Get help to find what you need

Club Matters offers support and guidance to clubs in a wide range of topics.

To help find what you need, select the option below which best describes your current situation.


Get started

If your club is new or in the process of being set-up, we recommend exploring our Start a Club section.

This section is split into the following topics:

  • Things to think about before starting your club
  • The rules and structure your new club will adopt
  • The facilities and funding you will need in place
  • Raising awareness of your club

For further information on the support available across Club Matters, visit our Get Started with Club Matters section.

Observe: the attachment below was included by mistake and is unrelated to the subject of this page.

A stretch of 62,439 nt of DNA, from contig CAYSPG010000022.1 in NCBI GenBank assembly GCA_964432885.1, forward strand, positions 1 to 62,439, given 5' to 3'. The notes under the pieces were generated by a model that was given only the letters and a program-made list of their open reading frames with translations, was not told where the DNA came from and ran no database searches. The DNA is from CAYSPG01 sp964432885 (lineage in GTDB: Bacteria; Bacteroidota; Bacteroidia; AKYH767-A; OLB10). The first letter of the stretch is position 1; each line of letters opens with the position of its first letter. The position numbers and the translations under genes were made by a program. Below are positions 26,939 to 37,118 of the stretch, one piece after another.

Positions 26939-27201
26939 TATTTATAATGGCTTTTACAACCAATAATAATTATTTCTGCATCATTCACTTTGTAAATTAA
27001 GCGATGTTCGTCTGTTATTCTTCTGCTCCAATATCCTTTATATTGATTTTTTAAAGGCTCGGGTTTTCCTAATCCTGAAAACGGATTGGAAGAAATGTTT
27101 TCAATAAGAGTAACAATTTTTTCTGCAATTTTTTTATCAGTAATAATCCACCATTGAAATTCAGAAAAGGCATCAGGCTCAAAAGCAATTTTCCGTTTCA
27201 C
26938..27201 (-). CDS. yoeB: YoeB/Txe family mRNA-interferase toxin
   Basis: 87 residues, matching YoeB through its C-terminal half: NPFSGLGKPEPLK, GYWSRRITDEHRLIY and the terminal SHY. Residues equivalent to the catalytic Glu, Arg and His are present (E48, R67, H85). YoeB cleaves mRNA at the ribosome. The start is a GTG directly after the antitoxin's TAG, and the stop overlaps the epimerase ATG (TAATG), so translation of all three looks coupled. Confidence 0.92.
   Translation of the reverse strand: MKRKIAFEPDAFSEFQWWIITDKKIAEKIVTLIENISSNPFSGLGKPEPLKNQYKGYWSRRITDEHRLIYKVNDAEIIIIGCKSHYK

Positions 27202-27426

Keep it up

If your club wants to maintain what it has, or check you’re doing the best you can, we recommend exploring our main topic areas in more detail.

Sign-up to workshops which cover key topic areas such as business planning, marketing, club structures, finances and tax.

Register for free for full access to our resources

Click on these boxes to access toolkits, online modules and interactive content. Have a look around to see which areas your club could benefit from.

For further information on the support available across Club Matters, visit our Get Started with Club Matters section.

Get back on track

My club is struggling on one or more areas and is looking for specific guidance.